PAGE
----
The Asylum team has 15 guys in house doing visual effects and animation.  At the time it was head up by Joe Lawson. They are well oiled machine that does everything from composites to 3D modeling. It’s a full in house studio.

There is a learning curve to shooting VFX sequences. We did some green screen shots. I learned a lot shooting Atlantic Rim.  You shoot something then you have to unstack it. After you make a few mistakes, the VFX guys yell at you. Having a VFX supervisor on set can sometimes stifle creativity because they want you to lock every shot off. They can motion track the sequences but its more work for them.

The most important thing with shooting visual effects is being able to visualize it and explain it to the actors and the crew. One day it just clicks.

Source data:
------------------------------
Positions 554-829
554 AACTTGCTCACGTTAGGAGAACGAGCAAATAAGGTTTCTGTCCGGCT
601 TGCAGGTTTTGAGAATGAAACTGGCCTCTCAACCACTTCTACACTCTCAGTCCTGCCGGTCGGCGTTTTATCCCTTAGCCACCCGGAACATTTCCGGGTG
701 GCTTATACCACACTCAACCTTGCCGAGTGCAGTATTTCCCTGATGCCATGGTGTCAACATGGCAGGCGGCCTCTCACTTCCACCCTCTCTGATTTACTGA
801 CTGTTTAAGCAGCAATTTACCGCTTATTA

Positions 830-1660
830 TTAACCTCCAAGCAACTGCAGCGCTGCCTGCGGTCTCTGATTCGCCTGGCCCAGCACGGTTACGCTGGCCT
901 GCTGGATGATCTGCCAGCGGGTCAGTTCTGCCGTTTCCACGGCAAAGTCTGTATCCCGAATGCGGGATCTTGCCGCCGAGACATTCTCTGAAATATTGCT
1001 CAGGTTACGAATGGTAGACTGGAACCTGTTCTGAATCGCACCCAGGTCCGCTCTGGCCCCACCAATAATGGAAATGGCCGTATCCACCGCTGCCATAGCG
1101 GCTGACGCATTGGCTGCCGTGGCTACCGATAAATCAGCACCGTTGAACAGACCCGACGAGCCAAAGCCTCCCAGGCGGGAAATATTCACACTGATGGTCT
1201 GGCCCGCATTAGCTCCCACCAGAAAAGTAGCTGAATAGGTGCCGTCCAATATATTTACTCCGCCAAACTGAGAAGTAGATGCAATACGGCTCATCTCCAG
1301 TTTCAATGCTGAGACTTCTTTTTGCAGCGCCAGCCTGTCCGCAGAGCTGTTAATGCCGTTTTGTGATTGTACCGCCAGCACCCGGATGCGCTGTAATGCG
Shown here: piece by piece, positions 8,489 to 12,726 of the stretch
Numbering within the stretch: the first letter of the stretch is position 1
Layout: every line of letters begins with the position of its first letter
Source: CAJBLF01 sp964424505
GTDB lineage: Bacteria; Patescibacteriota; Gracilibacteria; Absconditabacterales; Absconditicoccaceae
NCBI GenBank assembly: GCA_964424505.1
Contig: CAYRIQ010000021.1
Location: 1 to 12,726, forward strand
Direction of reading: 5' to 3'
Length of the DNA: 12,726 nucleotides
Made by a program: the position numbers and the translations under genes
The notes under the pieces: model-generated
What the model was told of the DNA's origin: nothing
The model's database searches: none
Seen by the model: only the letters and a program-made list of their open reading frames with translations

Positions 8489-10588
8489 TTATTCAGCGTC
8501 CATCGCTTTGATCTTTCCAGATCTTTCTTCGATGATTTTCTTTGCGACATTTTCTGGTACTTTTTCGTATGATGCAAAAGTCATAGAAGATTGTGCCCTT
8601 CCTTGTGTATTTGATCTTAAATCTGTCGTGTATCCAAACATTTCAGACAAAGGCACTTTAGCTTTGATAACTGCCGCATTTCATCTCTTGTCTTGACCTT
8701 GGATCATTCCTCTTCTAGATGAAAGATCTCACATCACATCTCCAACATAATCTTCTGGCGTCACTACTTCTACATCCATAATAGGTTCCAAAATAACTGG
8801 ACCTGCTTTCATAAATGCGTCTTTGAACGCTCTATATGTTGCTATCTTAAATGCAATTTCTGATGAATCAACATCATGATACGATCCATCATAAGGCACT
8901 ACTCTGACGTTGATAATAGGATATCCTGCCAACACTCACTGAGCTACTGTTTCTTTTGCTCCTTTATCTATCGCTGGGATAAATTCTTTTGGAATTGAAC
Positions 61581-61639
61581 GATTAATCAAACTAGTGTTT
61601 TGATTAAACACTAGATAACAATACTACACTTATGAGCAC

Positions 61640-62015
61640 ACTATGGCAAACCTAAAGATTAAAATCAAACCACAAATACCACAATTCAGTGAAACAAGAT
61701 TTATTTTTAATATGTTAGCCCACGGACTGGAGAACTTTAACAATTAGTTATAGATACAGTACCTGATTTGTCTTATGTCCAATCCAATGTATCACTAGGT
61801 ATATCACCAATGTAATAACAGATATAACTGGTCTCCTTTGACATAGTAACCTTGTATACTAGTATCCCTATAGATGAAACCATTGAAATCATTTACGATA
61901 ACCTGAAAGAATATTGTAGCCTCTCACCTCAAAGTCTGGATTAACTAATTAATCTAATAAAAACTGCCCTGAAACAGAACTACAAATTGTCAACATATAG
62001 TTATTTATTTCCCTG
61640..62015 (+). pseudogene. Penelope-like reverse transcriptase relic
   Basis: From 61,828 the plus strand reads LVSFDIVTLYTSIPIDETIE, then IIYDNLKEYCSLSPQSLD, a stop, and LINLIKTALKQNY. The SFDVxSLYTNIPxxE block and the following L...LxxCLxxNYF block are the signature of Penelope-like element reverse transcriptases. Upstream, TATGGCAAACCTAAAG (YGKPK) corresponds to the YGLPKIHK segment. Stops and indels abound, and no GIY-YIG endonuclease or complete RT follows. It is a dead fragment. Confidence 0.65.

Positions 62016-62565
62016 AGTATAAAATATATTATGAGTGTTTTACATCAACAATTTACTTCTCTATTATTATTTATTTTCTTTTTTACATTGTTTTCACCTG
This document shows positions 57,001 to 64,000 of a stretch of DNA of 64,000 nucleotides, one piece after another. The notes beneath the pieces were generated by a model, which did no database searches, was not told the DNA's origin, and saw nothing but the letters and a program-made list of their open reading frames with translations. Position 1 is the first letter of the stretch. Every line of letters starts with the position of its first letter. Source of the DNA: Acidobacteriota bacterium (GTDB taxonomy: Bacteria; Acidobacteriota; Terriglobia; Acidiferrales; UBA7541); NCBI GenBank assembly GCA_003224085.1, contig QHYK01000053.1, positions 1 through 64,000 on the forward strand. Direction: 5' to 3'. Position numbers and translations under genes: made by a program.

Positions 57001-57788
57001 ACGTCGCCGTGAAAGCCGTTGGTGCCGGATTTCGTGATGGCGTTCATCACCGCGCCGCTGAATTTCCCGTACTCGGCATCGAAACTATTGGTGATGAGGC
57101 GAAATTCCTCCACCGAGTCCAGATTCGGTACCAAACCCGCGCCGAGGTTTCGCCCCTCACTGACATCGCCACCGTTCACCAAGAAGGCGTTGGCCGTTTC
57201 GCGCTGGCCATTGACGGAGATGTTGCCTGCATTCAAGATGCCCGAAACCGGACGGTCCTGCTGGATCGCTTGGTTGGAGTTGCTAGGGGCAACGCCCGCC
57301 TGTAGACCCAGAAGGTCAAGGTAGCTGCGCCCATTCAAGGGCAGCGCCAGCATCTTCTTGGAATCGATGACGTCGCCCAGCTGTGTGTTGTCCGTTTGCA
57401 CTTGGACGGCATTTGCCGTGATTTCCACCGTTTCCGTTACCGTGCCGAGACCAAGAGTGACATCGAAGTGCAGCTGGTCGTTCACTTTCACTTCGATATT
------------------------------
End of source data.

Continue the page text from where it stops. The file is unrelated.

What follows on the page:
How important is pre-production with a tight shooting schedule?

Pre-production is even more important than production. If you get your pre-production on point then your production runs smoothly. If your pre-production isn’t on point then your shoot will be a disaster. On King Arthur the final sequence was the hardest to map out.

Now when I do movies, if it’s a basic scene with two actors talking I’m not making shot lists or story boards. I used to and then you do it enough to learn what you need on set. I like to design shots on set with the actors and keep the camera moving.

When you’re doing crazy action scenes with very specific shots that you need, then it’s important to write a shot list.

Who did the fight scene choreography for King Arthur and the Knights of the Round Table?

We had a great stunt team, local guys, and one of the actors who played Merlin helped choreograph some of the action. When they weren’t filming I had them practicing because you can’t put together a cool fight on the day. We spent as much time as we could working out the fight scenes.

What was the budget and production like for King Arthur and the Knights of the Roundtable?